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November 16, 2006

Hotels offer lessons for Oregon hospital

  • Springfield’s Sacred Heart Medical Center adds amenities to attract patients and improve outcomes
  • By ADAM KERNER
    Anshen+Allen

    Images courtesy of Anshen+Allen
    Hotel trappings at Sacred Heart Medical Center in Springfield, Ore. — fireplaces, water features, a coffee shop and an atrium with a grand piano — are designed to offer patients and their families a more comforting environment.

    mug
    Kerner

    Hospital and hospitality share the same root: the Middle English word hospitale. The word originally had two meanings — a place of shelter and rest for travelers, and a charitable institution that provides and cares for the aged, infirm or orphaned.

    These meanings come together once again in the design of Sacred Heart Medical Center’s new RiverBend campus in Springfield, Ore.

    There has been much discussion of the influence of hospitality design on health care facilities. Sacred Heart may be unique in the lengths to which it has gone to create a hospitality environment in its new facility. Bellevue-based PeaceHealth engaged hospitality and resort architect Wimberly Allison Tong & Goo to work with the health care architect Anshen+Allen.

    The resulting facility will be a marriage of the two design disciplines. From the site planning to the front entrance to the patient rooms, Sacred Heart’s integrated design team sought to create a facility capable of providing an ideal experience for patients and families. That theme has been a touchstone throughout the design process, and influenced design decisions over the past four years.

    Hotel amenities

    The 1.1 million-square-foot Sacred Heart Medical Center complex, which broke ground in 2005, will include an eight-story hospital, two medical office buildings and a pair of parking garages. Senior housing, a wellness center, a conference center and other medical buildings are also planned for the 26-acre site.

    Based on the concept that a hospital should offer many of the amenities and warmth of a quality hotel, the design reflects the best principles of hospitality design in order to offer the patient and family a more comforting experience. At the same time, the facility accommodates all aspects of modern hospital and health care technology.

    For example, the operating room of the future is expected to largely integrate imaging and interventional technologies. Procedures will be performed while patients are in the MRI, giving surgeons a more accurate real-time view inside the body as well as the surgical site.

    Sacred Heart’s 28 operating rooms are planned in clusters of four that include the future control room — anticipating the addition of the imaging technology. This readies the hospital to adopt this new technology with minimal disruption as it becomes available.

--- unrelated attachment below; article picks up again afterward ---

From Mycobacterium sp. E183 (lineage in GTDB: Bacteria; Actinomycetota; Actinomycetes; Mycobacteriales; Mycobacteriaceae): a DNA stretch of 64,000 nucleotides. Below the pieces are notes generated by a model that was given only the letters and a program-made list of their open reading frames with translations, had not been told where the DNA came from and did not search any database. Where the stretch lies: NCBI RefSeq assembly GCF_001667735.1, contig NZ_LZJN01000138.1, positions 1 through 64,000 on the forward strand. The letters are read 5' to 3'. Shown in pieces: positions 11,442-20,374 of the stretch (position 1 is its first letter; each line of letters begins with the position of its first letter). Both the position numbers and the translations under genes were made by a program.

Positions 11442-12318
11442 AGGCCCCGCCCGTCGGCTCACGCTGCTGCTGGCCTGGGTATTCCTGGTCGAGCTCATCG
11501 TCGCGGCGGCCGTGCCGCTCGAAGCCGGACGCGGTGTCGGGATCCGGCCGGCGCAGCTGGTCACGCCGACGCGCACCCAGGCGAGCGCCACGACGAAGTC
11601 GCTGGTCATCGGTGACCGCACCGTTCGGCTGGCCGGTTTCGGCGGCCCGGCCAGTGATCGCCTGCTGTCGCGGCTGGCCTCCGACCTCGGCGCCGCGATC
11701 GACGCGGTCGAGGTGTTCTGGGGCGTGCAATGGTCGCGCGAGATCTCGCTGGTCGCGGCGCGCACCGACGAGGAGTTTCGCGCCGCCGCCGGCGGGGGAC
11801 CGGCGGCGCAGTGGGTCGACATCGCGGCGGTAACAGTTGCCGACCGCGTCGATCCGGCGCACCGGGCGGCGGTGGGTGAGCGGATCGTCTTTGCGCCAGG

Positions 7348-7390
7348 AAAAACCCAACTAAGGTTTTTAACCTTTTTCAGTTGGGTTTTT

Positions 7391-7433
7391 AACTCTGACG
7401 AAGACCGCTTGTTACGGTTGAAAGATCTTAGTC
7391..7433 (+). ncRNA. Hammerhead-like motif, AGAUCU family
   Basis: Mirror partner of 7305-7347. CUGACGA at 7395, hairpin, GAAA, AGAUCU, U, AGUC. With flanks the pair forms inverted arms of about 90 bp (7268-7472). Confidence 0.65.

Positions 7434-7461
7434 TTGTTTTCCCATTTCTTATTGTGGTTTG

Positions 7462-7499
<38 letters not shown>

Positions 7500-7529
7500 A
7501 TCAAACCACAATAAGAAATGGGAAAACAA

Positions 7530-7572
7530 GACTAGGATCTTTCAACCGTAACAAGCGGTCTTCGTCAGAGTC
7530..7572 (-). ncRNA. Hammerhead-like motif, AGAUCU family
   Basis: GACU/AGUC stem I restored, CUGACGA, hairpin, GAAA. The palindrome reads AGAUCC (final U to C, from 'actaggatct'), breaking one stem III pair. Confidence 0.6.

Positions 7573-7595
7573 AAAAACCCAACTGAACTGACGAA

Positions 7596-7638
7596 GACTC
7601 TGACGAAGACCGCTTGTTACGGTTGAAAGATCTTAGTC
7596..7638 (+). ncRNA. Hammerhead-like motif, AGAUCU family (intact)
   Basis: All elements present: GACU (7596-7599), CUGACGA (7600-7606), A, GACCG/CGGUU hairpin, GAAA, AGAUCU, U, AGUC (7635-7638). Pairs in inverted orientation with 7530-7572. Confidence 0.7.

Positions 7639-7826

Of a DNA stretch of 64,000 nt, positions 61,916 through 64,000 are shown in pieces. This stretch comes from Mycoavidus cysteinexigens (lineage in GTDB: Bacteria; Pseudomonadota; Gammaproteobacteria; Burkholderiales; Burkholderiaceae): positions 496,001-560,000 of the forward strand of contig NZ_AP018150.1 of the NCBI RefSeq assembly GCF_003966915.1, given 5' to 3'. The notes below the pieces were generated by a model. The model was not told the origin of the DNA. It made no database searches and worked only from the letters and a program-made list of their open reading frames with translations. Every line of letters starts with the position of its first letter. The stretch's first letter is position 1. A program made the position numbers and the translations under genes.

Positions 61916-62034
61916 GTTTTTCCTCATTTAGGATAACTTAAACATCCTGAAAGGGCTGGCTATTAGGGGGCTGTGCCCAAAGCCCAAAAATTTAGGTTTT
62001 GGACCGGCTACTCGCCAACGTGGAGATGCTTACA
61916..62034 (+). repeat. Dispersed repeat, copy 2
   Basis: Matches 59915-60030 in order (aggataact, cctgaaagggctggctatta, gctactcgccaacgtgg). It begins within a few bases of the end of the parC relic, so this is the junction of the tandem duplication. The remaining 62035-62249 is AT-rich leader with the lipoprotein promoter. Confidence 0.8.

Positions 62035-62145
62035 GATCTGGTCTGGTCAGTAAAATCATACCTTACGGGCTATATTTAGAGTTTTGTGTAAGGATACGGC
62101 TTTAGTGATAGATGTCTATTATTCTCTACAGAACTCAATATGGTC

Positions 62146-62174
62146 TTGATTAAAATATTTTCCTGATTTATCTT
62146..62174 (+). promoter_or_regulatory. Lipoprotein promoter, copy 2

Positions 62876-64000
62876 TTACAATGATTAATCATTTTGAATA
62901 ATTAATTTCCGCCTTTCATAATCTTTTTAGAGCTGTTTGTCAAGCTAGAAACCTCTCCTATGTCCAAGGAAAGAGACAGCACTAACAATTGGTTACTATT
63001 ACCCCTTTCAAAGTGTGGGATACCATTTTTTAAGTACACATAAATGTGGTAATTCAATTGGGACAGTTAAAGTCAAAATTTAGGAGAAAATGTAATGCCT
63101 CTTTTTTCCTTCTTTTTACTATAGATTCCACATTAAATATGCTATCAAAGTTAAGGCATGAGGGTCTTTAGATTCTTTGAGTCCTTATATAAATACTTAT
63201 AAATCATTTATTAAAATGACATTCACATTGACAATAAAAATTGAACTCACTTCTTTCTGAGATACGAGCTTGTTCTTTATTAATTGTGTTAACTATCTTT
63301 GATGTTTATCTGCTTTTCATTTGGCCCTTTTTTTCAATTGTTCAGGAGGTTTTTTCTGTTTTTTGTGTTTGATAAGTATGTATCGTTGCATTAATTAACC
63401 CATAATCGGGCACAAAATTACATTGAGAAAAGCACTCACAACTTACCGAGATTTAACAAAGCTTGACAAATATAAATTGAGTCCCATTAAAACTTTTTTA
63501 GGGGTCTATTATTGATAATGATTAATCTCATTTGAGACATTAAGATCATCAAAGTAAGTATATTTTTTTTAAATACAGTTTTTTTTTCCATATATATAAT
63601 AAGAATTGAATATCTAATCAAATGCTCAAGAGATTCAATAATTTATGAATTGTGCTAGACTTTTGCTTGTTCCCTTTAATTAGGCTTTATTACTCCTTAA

The new medical center will provide views to the outside from every patient room, as well as warm and inviting features for family members and staff such as gardens, fireplaces, riverside jogging trails, a water feature, a comfortable coffee shop and an atrium with a grand piano.

    Sacred Heart Medical Center is the cornerstone of the RiverBend campus. After groundbreaking in 2005, construction on the 1.1-million-square-foot facility is due to be completed in 2008. The project, which includes an eight-story, 438-bed hospital, two five-story medical office buildings and two parking garages, will sit amidst towering evergreens on the 26-acre site nestled in the bend of the Mackenzie River in Springfield.

    Envisioned as a healing campus for patients, staff and visitors, RiverBend will be developed over the next 15 years, possibly incorporating senior housing, staff housing, and a conference center, in addition to a wellness center and other specialized institutes providing integrated care to patients throughout the Eugene-Springfield region.

    Improving outcomes

    The hospital, due to be completed in 2008, will have views from every patient room. A study shows that patients recover from surgery more quickly when they can see trees instead of a wall outside their windows.

    Today the importance of a hospitable and healing environment is well accepted by health care facilities. It helps attract patients and it may improve medical outcomes too.

    This has not always been the case.

    In 1984, Roger Ulrich, a behavioral scientist and professor of architecture, reported the results of a nine-year study showing that patients recovered from surgery faster if they could see trees instead of a wall outside their windows. They required almost a full day less recovery time, fewer pain killers and had lower numbers of post-surgical complications.

    Together with the studies of Derek Parker, Kirk Hamilton and others, Ulrich’s work influenced the criteria for accreditation of hospitals implemented by the Joint Commission on Accreditation of Healthcare Organizations. The revised criteria now call for providing “availability of the calming and restorative powers of nature” and “pleasant window views that can be seen by patients from their beds.”

    With ongoing shortages of nurses, Sacred Heart Medical Center may also see improved employee retention resulting from the hospitable and attractive working environment. Satisfied staff can better play their part in the ideal patient experience.

    With research demonstrating the health and bottom-line benefits of comforting, healing environments, health care organizations such as PeaceHealth have become increasingly savvy about providing a positive hospital or outpatient experience for their customers.


    Adam Kerner is a principal with Anshen+Allen, an architecture firm specializing in health care and academic facilities design with offices in Seattle, San Francisco, Boston and London.



     

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